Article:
Madigan's opinion, sought by two Democratic legislators, points out that the debate over whether the popular contests involve skill or luck is irrelevant. Illinois outlaws both.
The law "clearly declares that all games of chance or skill, when played for money, are illegal gambling in Illinois," Madigan, a Democrat, wrote.
Madigan's decree follows decisions in New York and Nevada to ban the online sites for the same reason. Democratic state Rep. Mike Zalewski of Riverside, who is pushing legislation to legalize and regulate the contests, said that while he disagrees that the pastime involves gambling, the ruling provides "more clarity."
Zalewski said in a statement that he's aiming for regulations "to allow Illinoisans to continue to play these contests and provide the necessary strong consumer protections for safe, fun play."
His proposal would require players to be 18 and allow sites to review players for child support or tax debts.
In light of the opinion, the Attorney General's office sent a letter to counsel for DraftKings and FanDuel, stating that the two companies are expected to amend their terms of service to include Illinois as a prohibited state.
"Chicago may be the best sports town in the country. It's a city -- and Illinois is a state -- that plays fantasy sports like almost no other. 'The League' is even set in Illinois. So why the Attorney General would tell her 13.5 million constituents they can't play fantasy sports anymore as they know it -- and make no mistake, her opinion bans all forms of fantasy sports played for money -- is beyond us," FanDuel said in a statement. "Hopefully the legislature will give back to the people of Illinois the games they love. A sports town like Chicago and a sports loving state like Illinois deserves nothing less."
FanDuel is expected to address the status of this week's contests and whether it will continue to operate in Illinois on Thursday.
As of Wednesday evening, FanDuel's terms of service listed Arizona, Iowa, New York, Louisiana, Nevada and Montana as prohibited states. DraftKings lists Arizona, Iowa, Louisiana, Montana, Nevada and Washington as prohibited states. Illinois was not listed.
David Boies, counsel to Boston-based DraftKings, another large operator, said in a statement that the company intends to "seek a judicial resolution" of the matter.
"As it does so, it will continue to abide by all relevant laws and will follow the direction of the courts," Boies said. "Pending that resolution the company will preserve the status quo."
According to industry research firm Eilers Research, Illinois has the third-most daily fantasy players in the nation, behind only New York and California.
Daily fantasy sports differ from the traditional model in that contests are organized around short periods -- a week, or a day -- instead of a season. Players compete for a predetermined prize by assembling virtual teams of real pro or college athletes; winners are determined based on the statistics those athletes compile.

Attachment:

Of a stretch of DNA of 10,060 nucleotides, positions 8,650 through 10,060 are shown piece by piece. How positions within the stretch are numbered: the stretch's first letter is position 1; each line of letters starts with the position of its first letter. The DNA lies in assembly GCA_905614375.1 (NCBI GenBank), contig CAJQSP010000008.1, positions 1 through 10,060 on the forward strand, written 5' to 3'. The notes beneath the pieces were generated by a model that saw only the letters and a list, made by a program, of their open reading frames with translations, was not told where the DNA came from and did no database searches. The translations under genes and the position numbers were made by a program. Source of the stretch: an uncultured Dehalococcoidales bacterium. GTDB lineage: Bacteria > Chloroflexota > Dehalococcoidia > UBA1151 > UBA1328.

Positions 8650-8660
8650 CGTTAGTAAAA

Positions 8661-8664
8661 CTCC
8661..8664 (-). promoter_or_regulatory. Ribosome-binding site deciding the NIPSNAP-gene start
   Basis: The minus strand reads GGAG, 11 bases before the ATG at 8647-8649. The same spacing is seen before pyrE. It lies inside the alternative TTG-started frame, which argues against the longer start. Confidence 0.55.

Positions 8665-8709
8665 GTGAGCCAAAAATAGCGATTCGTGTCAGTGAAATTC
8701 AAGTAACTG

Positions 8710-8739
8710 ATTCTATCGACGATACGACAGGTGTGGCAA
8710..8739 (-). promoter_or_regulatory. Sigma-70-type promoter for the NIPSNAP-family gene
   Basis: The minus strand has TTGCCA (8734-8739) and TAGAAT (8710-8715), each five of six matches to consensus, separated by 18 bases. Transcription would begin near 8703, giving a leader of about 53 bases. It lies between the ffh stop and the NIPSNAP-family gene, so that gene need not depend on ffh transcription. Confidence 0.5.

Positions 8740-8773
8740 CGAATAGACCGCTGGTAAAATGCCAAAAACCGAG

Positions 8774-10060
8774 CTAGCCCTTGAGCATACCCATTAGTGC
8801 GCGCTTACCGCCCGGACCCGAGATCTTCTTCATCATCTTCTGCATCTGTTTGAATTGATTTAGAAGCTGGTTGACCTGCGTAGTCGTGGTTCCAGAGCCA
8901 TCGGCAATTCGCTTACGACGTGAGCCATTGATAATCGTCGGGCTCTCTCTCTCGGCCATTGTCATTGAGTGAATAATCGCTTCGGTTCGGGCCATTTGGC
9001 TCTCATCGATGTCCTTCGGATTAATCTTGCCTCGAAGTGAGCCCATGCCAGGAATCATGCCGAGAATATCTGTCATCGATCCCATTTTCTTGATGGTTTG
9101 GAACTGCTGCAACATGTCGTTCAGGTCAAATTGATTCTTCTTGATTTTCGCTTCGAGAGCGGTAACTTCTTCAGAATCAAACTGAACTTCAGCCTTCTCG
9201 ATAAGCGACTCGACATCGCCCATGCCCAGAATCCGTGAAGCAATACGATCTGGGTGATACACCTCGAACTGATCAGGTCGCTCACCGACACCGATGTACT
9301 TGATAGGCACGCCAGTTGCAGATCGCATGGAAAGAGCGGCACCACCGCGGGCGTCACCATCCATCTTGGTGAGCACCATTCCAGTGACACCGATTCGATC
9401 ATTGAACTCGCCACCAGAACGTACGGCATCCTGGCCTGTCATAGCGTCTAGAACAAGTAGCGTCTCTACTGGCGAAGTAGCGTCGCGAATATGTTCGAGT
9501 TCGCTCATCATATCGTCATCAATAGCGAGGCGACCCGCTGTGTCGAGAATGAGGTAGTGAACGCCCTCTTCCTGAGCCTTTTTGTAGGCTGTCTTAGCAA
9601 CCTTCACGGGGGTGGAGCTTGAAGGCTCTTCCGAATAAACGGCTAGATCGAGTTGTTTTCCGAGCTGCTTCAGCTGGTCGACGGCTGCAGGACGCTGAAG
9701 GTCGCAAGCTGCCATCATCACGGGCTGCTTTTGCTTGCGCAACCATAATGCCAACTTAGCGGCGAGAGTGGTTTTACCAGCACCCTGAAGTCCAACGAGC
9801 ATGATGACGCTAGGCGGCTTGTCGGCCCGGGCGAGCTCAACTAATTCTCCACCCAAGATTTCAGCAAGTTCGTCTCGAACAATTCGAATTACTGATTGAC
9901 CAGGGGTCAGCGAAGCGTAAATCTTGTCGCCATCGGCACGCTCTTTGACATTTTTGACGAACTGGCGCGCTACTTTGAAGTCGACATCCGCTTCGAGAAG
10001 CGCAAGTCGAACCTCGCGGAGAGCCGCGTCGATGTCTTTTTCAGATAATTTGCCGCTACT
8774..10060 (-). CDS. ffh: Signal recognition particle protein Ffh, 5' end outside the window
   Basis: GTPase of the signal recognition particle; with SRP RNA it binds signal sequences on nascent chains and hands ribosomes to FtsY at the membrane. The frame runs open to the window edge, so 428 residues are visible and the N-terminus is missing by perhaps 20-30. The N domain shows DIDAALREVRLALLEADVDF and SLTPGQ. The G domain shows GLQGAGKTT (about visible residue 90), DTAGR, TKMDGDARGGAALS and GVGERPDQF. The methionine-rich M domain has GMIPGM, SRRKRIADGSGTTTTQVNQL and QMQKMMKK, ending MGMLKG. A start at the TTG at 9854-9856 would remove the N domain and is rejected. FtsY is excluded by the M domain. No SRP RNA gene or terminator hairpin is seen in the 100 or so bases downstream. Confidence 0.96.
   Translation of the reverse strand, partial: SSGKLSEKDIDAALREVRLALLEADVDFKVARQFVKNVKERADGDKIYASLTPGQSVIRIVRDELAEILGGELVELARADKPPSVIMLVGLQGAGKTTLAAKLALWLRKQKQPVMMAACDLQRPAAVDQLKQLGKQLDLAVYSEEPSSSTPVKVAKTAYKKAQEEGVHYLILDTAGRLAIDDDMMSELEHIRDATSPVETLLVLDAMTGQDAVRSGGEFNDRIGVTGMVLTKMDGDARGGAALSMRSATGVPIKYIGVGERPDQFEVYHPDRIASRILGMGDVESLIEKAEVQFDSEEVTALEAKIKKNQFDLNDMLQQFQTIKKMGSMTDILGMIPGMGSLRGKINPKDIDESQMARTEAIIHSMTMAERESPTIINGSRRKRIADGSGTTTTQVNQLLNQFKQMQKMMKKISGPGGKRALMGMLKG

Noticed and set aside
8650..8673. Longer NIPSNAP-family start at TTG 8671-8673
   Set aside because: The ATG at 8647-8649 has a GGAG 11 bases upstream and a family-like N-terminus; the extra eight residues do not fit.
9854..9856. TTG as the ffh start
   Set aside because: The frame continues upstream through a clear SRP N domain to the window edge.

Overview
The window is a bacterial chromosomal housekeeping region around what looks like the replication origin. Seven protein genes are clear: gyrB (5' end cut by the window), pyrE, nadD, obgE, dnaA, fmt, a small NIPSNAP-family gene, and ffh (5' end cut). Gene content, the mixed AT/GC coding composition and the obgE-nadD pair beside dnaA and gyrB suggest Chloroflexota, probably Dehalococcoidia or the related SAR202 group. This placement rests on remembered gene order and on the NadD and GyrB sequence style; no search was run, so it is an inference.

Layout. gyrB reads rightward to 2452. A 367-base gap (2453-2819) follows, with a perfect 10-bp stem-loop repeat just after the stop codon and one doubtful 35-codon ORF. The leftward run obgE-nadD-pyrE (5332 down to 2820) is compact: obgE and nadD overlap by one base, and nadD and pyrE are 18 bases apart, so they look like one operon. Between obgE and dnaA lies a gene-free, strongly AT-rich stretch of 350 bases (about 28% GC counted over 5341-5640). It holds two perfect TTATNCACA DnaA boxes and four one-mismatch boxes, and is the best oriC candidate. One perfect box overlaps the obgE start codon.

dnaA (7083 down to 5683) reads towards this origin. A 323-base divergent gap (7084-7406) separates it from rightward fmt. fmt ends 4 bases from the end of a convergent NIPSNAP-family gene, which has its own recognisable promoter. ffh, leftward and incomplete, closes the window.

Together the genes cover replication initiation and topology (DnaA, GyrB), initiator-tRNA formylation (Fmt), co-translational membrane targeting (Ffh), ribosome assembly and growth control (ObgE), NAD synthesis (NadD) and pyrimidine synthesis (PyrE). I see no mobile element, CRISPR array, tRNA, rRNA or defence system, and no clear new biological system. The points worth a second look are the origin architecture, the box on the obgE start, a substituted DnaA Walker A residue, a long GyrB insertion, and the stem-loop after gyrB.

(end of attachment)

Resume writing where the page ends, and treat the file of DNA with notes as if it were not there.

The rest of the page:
Madigan pointed out that while state law allows prizes or compensation for "actual contestants,'' that doesn't include fantasy gamblers.
"Persons whose wagers depend upon how particular, selected athletes perform in actual sporting events stand in no different stead than persons who wager on the outcome of any sporting event in which they are not participants," Madigan wrote.
Nevada regulators declared the bets illegal gambling and ordered the sites out of the state unless they acquire gambling licenses; New York Attorney General Eric Schneiderman also has ruled that daily fantasy sports violates his state's gambling statutes and is seeking an injunction to shut down DraftKings and FanDuel from allowing Empire State residents to participate in contests for money. An appeals hearing is scheduled for Jan. 4 in New York City to decide if FanDuel and DraftKings will be allowed to continue to operate while the legal case plays out.
Democratic state Reps. Scott Drury of Highwood and Elgie Sims of Chicago sought the Illinois opinion. Drury said not only did taxpayers need to know whether the contests were legal, but lawmakers also needed to know what they are attempting to regulate.
"To me, it didn't make sense to consider legislation when we didn't know what the current status of daily fantasy sports is in Illinois," Drury said. "Now that we know, according to the attorney general, that it's illegal, we can make a serious attempt to address the issue."
Drury is not a fan of Zalewski's proposal, saying the minimum age of 18 is too young and that rules are too loose on winners who owe child support or tax money. Zalewski said he aligned parameters with current gambling regulations on riverboat casinos and horse racing.
"I disagree with those sentiments, but we have whole spring ahead of us to work on a bill that addresses concerns like that," Zalewski said.
Information from ESPN's David Purdum and The Associated Press was used in this report.
Illinois AG says daily fantasy is illegal gambling
Mike Golic Jr. and Ian Fitzsimmons don't understand why states continue to rule that daily fantasy is illegal gambling.